Of greatest contemporary relevance is the agreed definition of PE by the wise men and women of the International Society of Sexual Medicine (ISSM) . Encrypted within the definition is an exchange of bodily fluids in ≤1 min, which causes some level of personal (or partnorial) distress and a negative impact on sexual quality of life. So now, we have a definition that should help with regulatory approval. How will that help with the diagnosis that will presumably precede the prescription of any medication?
In the ‘good old Viagra launch days’, the pharmaceutical industry (i.e. Pfizer) expended considerable effort in developing patient- and partner-friendly diagnostic instruments in ED. The actuality, rather than revisionism, is that a few dollars were spent on revamping the IIEF into shorter forms that did not outlast the attention span of either patient or the allocated few minutes of primary-care physician consultation time. In ED, this approach to diagnosis was accepted on a somewhat qualitative diagnostic descriptor of a ‘consistent inability to sustain an erection for sexual intercourse’. The situation in PE is theoretically compounded by the introduction of a quantitative element namely ‘. . . is a male sexual dysfunction characterised by ejaculation which always or nearly always occurs prior to or within about 1 min of vaginal penetration . . .’ . Most of us are challenged to know what our blood pressure is or even what our height and weight are. What is the probability that we know what our intravaginal ejaculatory latency time (IELT) is? Assuming there is now a reason to care what it is, how many of us would know how to record it? According to clinical trials protocols this is easily done using a stopwatch held by a partner or other participant. For protocol adherence (or should that be compliance), a detailed understanding of the Kama Sutra may also be a benefit in the ability to record start and stop (or should it be on and off?).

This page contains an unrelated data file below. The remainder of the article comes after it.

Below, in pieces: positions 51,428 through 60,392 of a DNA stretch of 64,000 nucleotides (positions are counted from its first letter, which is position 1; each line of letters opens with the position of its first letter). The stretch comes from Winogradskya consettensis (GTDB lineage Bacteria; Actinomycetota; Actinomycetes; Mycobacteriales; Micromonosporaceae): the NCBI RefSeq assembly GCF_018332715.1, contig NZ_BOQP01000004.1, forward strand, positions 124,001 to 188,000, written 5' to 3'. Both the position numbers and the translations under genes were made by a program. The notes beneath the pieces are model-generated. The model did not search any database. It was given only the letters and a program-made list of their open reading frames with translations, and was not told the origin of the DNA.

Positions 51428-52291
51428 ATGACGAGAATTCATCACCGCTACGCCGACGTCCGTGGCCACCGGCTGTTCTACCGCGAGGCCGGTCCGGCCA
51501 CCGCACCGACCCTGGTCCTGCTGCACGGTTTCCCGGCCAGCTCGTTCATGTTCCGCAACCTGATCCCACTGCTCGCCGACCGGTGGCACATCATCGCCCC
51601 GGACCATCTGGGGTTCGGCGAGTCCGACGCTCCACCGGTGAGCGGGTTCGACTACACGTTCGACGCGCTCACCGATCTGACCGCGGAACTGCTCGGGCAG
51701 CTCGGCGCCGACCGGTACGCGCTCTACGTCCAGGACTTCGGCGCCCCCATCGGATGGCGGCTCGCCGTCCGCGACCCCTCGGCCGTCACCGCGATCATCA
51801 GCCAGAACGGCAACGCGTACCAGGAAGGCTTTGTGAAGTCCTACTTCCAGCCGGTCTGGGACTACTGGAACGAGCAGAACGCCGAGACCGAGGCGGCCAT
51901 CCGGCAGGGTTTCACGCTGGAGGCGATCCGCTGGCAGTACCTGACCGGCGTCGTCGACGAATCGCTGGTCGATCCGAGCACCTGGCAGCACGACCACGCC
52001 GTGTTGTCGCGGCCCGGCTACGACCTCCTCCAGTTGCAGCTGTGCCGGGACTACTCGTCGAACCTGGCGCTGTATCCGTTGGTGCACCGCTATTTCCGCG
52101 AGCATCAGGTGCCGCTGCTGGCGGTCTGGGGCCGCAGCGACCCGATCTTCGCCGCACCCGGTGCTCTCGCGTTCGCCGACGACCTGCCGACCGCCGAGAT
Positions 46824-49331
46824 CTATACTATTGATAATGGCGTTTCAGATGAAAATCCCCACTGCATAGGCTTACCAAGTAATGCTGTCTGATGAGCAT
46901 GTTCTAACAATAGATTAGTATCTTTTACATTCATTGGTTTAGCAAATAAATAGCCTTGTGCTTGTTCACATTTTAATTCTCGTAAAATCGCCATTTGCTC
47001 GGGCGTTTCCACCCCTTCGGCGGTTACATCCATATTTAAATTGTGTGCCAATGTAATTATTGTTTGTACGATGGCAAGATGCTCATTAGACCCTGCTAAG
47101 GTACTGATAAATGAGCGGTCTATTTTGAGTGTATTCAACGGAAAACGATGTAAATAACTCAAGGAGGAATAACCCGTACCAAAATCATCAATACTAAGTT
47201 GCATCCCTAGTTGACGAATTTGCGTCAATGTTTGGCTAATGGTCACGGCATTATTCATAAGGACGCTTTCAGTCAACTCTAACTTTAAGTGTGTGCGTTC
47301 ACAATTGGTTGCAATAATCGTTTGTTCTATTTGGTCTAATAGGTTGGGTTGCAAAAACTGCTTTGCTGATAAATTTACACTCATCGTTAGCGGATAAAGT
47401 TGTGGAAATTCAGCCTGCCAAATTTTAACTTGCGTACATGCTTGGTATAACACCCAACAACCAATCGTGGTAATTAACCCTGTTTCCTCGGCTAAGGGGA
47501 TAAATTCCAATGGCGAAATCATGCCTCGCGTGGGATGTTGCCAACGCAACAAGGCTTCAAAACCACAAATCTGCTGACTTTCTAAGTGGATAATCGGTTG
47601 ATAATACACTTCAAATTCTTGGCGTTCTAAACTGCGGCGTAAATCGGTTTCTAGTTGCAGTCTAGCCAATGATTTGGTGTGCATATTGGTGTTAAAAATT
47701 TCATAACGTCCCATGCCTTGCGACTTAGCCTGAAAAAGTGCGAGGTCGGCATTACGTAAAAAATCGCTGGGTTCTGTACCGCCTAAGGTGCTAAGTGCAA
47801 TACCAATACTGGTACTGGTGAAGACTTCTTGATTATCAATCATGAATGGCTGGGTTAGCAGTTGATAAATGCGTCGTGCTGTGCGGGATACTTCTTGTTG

Now armed with our IELT, we now have to satisfy the distress quotient of the ISSM definition. In most countries, the ≈3 months wait to see a primary-care physician who is prepared to discuss PE will ensure that we are well into the distress scale; to be then told that we have in fact to have four IELTs before prescription should take us ‘over the top’! The scenario described above is much like suggesting that all patients with de novo ED should have their erectile function quantified based on RigiScan® measurements to assess nocturnal penile tumescence before prescribing. Although as the manufacturer of RigiScan, I would applaud this suggestion, I would imagine it would not become de rigueur.
In PE, I am sure consumer pressure will ensure the diagnosis will be much more streamlined than having to involve the use of a stopwatch in the diagnostic evaluation. The advent of safe and effective drugs, e.g. dapoxetine  (Johnson & Johnson) and PSD502  (Plethora Solutions), will undoubtedly lead to new diagnostic methodology. In ED this was led by Pfizer; in the case of PE it is unlikely that the pharmaceutical industry will lead the charge. They are more likely to adopt the posture that as drug prescription is largely reliant on physician evaluation (often subjective) and patient choice, that the quantification of IELT is relatively unimportant in the diagnostic algorithm. Further, at least half of all PDEi prescriptions (and an even greater percentage of PDEi use) would be to individuals failing to meet an IIEF-based diagnosis of ED. Overall, it is unlikely that industry will have much more investment in diagnostic tools.
It could be argued that the ISSM definition of PE will be of considerable value to patients with PE due to having brought some degree of structure to clinical trials design and regulatory approval; job done, perhaps. The utility of this definition as a diagnosis of PE or ‘normal’ is much less certain.